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Following are the ways in which my son reminds me of my dog:

  • Whines when hungry.
  • Constantly drools.
  • Requires the use of sitting services.
  • Loves chew toys.
  • Gets taken for walks.
  • Has been featured on Christmas cards.
  • Tries to eat everything.
  • Requires me to spend an inordinate amount of time dealing with excrement.
  • Plays with stuffed animals.
  • Performs tricks, especially the High Five.
  • Gets excited when we say “Good boy” after said tricks.
  • Is highly flexible.  In my son’s case, he can put his foot in his mouth.  In my dog’s case, she can lick herself in certain hard-to-reach places.

Admit it…at this point they’re pretty similar, aren’t they?



I feel the need to clear this up, for the benefit of humanity:  Please don’t use air-quotes unless you are being ironic

Air-quotes can be funny or sarcastic when used well, but their misuse is making them really annoying.  I feel it is important for me to set the record straight so air-quotes can stick around for a while and then die a natural death when the time is right. 

The directions for air-quotes are really quite simple:

  • It is fine to use air-quotes when you are saying one thing but mean something else; air-quotes convey sarcasm. 
  • It is not fine to use air-quotes when what you are saying is, literally, what you are saying.

To illustrate my point, let me share a couple of examples of the proper use of air-quotes:

Example 1.A.  When your friend is on his way to hand out fliers in a hot dog costume, you say to him:  Hurry up, you don’t want to be late for your “job.”  In this case, you have employed air-quotes as an efficient way to let your friend know that you don’t consider walking the street dressed as barbecue food to be an actual career choice; the air-quotes are how he knows what you really intended to say.  They probably made him feel bad about himself in the process, but that’s between you and him.

Example 1.B.  When a guy who is a complete Mama’s boy is going to visit his mother, you tell him:  Say hi to your “girlfriend.”  Here you are conveying that this guy’s relationship with his mother is too close to be considered in the normal range of mother-son relationships, but you are using air-quotes to signal that you know he isn’t actually dating his mom.

On the flip side, following are some examples of the improper use of air-quotes:

Example 2.A.  You say, OK, it’s time to get back to “work,” but you are, in fact, getting back to work.  Hopefully the mistake here is obvious.  If  you are saying what you mean, which is that you took a break but now have to finish doing what you are being paid to do, then you are prohibited from using air-quotes.  Now, if you are wearing a hot dog costume when you say this, then you are fine (at least as far as air-quotes go) as explained in Example 1.A.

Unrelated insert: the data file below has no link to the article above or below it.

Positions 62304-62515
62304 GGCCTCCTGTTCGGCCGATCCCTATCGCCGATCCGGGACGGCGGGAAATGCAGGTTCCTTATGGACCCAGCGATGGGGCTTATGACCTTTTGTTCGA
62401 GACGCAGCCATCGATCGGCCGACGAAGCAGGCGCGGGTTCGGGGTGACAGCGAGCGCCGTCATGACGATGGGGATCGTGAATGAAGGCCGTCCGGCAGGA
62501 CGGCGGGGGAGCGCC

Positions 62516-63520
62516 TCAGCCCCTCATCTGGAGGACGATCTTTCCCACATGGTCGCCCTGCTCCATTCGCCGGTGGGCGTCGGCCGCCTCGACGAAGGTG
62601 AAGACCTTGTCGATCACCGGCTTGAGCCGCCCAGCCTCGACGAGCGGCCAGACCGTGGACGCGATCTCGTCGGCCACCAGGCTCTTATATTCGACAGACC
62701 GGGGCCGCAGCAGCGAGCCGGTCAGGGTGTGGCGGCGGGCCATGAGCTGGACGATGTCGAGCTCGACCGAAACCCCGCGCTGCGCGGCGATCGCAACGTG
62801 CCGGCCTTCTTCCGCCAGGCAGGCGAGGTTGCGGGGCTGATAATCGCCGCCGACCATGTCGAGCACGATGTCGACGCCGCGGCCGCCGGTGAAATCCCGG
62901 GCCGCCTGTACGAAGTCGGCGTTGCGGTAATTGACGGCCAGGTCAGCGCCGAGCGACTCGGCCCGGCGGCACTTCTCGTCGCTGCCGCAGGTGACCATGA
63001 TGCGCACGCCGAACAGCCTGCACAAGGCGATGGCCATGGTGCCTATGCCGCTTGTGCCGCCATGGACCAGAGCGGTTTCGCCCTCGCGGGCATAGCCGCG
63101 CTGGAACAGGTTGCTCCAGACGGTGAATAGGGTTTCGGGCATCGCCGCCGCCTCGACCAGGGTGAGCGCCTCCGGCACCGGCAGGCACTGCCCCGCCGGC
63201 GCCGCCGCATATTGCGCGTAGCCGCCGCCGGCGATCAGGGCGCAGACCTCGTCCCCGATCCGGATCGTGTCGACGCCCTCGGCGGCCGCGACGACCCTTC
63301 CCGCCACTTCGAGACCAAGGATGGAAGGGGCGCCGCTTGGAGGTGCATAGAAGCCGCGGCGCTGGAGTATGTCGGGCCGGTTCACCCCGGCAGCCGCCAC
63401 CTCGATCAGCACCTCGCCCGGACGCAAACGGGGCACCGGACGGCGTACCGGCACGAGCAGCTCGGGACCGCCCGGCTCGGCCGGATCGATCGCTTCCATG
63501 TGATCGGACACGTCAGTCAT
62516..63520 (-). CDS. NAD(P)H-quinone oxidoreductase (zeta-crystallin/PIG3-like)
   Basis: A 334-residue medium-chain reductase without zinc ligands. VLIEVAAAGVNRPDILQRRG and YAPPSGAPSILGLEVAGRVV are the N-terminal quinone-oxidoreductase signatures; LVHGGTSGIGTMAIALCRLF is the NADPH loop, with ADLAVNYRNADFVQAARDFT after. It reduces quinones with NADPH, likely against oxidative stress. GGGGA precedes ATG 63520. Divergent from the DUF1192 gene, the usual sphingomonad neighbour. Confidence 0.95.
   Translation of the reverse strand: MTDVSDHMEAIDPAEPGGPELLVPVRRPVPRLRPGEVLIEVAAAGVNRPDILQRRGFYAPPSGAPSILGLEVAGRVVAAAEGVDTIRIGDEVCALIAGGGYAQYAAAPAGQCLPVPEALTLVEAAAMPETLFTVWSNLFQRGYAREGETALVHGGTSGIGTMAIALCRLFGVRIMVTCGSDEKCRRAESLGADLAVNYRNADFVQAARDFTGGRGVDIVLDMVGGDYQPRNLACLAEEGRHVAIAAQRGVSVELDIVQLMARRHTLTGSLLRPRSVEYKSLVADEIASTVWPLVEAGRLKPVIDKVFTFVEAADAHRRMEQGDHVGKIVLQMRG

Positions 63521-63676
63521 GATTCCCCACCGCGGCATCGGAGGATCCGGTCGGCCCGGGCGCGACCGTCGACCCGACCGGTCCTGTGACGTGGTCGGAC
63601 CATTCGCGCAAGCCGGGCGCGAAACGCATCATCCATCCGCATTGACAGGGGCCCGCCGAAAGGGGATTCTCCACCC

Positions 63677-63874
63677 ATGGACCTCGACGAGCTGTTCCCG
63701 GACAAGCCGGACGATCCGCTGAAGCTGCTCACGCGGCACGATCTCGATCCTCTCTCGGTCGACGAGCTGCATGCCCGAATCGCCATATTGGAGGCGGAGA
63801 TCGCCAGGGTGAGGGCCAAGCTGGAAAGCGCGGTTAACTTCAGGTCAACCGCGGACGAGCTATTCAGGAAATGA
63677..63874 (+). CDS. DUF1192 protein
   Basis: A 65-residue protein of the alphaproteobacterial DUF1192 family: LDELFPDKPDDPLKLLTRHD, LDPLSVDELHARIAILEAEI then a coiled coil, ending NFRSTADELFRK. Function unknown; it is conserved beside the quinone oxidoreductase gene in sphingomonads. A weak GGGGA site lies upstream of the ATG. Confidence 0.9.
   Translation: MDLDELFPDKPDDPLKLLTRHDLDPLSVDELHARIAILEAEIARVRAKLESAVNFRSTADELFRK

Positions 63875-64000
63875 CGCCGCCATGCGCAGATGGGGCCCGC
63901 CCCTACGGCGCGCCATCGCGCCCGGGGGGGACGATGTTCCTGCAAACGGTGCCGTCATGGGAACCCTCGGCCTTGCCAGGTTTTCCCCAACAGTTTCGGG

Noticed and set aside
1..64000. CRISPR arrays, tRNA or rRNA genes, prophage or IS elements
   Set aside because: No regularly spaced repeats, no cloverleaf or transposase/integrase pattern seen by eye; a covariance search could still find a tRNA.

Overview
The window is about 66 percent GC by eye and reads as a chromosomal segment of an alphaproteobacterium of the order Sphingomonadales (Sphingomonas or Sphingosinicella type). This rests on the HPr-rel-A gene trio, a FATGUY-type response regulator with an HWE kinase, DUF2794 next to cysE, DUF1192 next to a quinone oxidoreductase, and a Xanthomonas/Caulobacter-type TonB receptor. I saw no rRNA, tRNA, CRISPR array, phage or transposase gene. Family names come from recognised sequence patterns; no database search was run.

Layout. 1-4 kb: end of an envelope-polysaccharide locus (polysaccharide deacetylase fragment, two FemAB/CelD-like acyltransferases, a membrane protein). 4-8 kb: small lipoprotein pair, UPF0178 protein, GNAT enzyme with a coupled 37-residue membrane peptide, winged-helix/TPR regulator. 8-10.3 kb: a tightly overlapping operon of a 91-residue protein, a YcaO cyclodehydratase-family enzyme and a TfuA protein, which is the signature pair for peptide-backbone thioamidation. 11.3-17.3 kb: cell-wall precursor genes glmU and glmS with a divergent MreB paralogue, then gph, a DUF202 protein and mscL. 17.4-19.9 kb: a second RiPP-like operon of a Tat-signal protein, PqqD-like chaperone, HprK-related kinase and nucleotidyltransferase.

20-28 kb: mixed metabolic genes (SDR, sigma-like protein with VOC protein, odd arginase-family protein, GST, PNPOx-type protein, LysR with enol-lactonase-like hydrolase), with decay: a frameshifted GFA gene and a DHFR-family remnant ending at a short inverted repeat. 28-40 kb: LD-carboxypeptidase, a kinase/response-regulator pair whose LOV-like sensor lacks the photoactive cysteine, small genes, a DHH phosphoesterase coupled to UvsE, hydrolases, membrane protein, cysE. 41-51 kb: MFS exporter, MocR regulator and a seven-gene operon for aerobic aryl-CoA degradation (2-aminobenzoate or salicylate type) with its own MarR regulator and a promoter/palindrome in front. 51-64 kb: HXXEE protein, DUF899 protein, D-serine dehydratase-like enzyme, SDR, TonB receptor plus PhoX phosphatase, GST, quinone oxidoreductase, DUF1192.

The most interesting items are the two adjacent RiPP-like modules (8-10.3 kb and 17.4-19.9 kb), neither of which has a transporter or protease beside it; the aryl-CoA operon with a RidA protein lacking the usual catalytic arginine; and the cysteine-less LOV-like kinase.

Example 2.B.  You say, Nice “face”, to someone when you are really talking about his or her face.  Nice face is an awesome insult in that it typically takes the recipient a second or two to recognize that he or she has been insulted.  In this case, the use of air-quotes actually lessens the impact of the insult, as well as puts the user in violation of the air-quote guidance as stated above.

You can help me in this effort.  The next time someone inappropriately invokes air-quoting, you need to call that person out.  Try this with the second example above…

Nice “face”?!  Are you talking about this?  (Point to your face.)  Because if you are, I think you meant to just say: Nice face, sans air-quotes, dumb ass.

You don’t have to say it as as angry as I did above, but it helps.

I fear I may be too late, because even as I am writing this I am realizing that I have pretty much given up on air-quotes already.  I am not sure that air-quotes can be saved.  Air-quotes have gone the way of the slang term “D.L.,” which at one point was only used by those in the know, but is now often spoken by people in their 60s (no offense, Mom and Dad) and on commercials.  Since air-quotes are almost over, I guess I will have to resort to using inflection to communicate the same sarcasm that I could have much more easily conveyed with air quotes, as in “Say hi to your mom.”  It’s disappointing, but I guess what’s done is done.

P.S.  Just out of curiosity, I went to Wikipedia to see what it says there about air-quotes, lest I am inadvertently being unoriginal by writing this post.  I confirmed that I am fine, at least in regard to having an original thought, and in addition I got a wonderful gift in the form of the photo accompanying the air-quotes entry.  Priceless.

UPDATE:  My friend Joannie shared this awesome website with real-life examples of people using printed quotes improperly:  It’s hilarious.

I wanted to write a funny blog today, but I am still feeling pensive and I need to roll with it. 

Below is a photo I took of my son half his life ago, when he was a little over three months.  At first, I simply considered this a great photo opportunity and I was very self-satisfied with my abilities as a photographer.  Today I looked at it again for the first time in a while, and I found a lesson waiting for me.


When was the last time you felt this joyful when looking in the mirror?  How often have you looked at yourself, only to be critical of or disappointed in what you saw?  I would venture a guess that virtually everyone would answer, “A while,” and “Too often,” to these questions.   Yet I defy you to find a young child who looks in the mirror and does anything but smile at him or herself.  Young children certainly don’t look in the mirror and judge themselves, that I am sure of.

Many spiritual teachers proclaim that there is no good or bad, there only is what there is.  Over the course of our lives we develop and strengthen our identity or ego, but that is really just a collection of ideas and memories about our physical selves, to which we become attached.  Our egos spend all day judging things as inherently good or inherently bad, instead of accepting them as they are.  The judging we do clouds our view and prevents us from being truly happy and fulfilled.  Our essence or spirit, on the other hand, is unencumbered by judgment or negative emotions; it isn’t attached to how we look or to things we have or haven’t accomplished.  It is our pure potential, as Deepak Chopra puts it, and connecting with our pure potential is the key to happiness.